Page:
How could one be more righteous if he attended neither?


But I would say the same thing here as well. The understanding of the role of Peter in the EC Churches would be different from that in the RC Church.

The emphasis here on "obligation" is already a Latin import and non-starter to begin with. Eastern Catholics are called upon to attend the Divine Liturgy to celebrate ALL the major feasts of the Lord and of the Mother of God and the Forerunner throughout the year. And if our bishops have established "days of obligation" in imitation of the West, then EC's should just return to the original tradition of making every effort to attend the Divine Liturgy for all those feastdays (I also understand that the RC Church in the U.S. has basically moved the majority of the important feasts to Sundays - that is really breaking with Tradition for heaven knows what reason!).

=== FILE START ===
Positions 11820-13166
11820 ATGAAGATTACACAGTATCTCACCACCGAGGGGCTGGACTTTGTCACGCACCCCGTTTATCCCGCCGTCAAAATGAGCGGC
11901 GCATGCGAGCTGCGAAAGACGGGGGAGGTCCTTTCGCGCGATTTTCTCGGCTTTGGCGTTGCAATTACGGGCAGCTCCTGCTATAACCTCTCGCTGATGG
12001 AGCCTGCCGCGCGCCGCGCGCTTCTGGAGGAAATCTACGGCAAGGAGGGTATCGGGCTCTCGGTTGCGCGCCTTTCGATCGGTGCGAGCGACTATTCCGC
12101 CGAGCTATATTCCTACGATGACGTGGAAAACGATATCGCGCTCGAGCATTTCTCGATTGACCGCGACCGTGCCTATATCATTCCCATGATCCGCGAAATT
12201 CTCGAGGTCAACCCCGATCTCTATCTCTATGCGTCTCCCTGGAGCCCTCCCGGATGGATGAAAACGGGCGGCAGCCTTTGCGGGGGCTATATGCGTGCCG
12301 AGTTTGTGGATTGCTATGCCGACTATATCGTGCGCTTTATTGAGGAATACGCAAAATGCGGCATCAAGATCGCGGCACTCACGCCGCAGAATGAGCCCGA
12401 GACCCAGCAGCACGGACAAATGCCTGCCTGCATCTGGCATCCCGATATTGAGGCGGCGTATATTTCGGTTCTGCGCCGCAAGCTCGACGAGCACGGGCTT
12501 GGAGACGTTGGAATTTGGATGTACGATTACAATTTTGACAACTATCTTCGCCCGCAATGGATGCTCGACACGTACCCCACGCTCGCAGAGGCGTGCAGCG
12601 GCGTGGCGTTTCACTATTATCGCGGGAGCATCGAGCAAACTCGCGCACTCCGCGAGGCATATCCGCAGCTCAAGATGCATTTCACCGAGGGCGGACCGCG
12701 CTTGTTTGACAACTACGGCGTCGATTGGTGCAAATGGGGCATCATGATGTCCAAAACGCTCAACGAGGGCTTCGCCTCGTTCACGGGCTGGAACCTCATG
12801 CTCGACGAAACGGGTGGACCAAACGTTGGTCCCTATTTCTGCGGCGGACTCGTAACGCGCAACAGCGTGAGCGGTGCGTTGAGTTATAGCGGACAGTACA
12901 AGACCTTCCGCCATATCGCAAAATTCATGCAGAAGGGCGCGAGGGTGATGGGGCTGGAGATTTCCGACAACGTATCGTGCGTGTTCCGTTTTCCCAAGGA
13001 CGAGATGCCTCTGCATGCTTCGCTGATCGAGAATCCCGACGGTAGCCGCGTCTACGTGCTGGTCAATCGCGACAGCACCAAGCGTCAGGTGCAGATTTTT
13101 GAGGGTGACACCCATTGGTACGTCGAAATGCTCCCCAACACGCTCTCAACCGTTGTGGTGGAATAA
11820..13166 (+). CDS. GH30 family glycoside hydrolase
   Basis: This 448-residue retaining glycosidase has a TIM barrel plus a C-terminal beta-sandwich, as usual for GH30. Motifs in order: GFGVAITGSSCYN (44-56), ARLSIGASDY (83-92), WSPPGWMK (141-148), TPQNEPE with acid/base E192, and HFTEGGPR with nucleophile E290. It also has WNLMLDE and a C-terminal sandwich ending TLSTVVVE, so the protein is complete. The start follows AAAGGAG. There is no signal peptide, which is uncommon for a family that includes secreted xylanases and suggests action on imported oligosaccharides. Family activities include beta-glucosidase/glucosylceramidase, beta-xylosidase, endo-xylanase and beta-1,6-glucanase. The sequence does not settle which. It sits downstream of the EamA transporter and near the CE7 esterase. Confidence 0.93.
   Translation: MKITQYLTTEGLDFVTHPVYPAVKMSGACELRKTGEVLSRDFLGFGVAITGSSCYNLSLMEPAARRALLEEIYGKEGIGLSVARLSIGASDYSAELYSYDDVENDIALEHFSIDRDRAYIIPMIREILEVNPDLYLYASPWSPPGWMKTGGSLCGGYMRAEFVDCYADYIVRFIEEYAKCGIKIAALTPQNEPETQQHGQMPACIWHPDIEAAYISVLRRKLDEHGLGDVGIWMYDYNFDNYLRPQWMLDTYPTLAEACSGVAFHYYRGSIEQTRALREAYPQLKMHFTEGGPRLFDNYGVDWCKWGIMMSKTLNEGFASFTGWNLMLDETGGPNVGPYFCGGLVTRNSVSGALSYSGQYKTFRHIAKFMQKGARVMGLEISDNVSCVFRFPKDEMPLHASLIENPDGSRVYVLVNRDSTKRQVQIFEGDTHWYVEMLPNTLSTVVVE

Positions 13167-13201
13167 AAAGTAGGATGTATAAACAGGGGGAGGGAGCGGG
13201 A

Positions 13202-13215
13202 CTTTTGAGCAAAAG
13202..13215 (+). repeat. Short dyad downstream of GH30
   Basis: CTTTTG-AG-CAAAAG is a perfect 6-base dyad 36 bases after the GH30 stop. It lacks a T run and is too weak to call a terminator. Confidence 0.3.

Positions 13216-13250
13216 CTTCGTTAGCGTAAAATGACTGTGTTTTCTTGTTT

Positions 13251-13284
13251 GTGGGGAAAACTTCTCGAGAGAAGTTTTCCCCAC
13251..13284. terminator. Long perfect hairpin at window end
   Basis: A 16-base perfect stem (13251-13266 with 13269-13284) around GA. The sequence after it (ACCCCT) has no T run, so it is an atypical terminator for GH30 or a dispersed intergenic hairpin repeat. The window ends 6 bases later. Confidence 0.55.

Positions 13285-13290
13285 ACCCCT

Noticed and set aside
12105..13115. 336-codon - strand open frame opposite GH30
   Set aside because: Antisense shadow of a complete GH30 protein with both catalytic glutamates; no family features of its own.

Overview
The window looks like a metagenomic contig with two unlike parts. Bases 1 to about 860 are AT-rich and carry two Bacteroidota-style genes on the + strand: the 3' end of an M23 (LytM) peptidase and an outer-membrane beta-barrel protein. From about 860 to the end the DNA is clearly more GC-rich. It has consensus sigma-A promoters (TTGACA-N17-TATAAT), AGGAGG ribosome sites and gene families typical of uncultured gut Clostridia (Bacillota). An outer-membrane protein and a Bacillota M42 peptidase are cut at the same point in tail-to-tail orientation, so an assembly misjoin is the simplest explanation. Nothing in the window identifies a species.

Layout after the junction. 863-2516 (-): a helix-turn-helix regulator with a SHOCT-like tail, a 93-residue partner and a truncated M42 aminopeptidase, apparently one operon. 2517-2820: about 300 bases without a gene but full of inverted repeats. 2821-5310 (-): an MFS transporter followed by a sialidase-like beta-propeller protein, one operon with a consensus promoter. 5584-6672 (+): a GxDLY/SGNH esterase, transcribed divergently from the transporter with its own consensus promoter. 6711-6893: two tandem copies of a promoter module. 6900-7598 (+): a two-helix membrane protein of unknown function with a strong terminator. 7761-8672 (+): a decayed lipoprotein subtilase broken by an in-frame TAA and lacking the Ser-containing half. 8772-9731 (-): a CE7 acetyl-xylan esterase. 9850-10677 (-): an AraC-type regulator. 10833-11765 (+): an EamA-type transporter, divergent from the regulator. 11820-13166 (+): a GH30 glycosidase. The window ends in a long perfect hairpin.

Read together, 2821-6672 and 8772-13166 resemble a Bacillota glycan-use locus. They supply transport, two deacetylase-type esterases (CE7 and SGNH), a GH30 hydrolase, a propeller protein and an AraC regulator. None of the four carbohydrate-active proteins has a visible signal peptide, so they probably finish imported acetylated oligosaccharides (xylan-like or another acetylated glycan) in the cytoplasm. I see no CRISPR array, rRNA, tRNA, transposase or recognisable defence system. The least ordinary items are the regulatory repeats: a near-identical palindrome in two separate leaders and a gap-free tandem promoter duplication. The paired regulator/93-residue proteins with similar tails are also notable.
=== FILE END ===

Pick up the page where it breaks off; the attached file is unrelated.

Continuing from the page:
In addition, an EC parish which is true to its heritage (as Vatican II has asked us all to be) would have a different take on the idea of primacy more in keeping with Eastern Christian collegiality and the role of the Patriarch/Primate etc. That would/should be reflected in the sermon. I would imagine, as has happened before, that Roman Catholics attending an EC Liturgy and hearing about our theology of primacy would be somewhat shocked and dismayed . . .

It is best to keep to our Particular spiritualities by attending Divine Liturgy in our respective traditions as far as possible.

Alex


Yes, unless one feels called to the other wink. In attempt to be immersed in the Byzantine Liturgical Life, I had to forgo my time at the respective Latin parish I had been attending. Although, this wasn't an eschewing of what I had before, but an entrance into, what was then, an unknown.

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Dear Fr. Deacon,

You have obviously had a great spiritual struggle and have experienced the Lord in a most intimate way which is the way of the Cross!

You are truly a blessing to us all!

Alex

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Originally Posted by Orthodox Catholic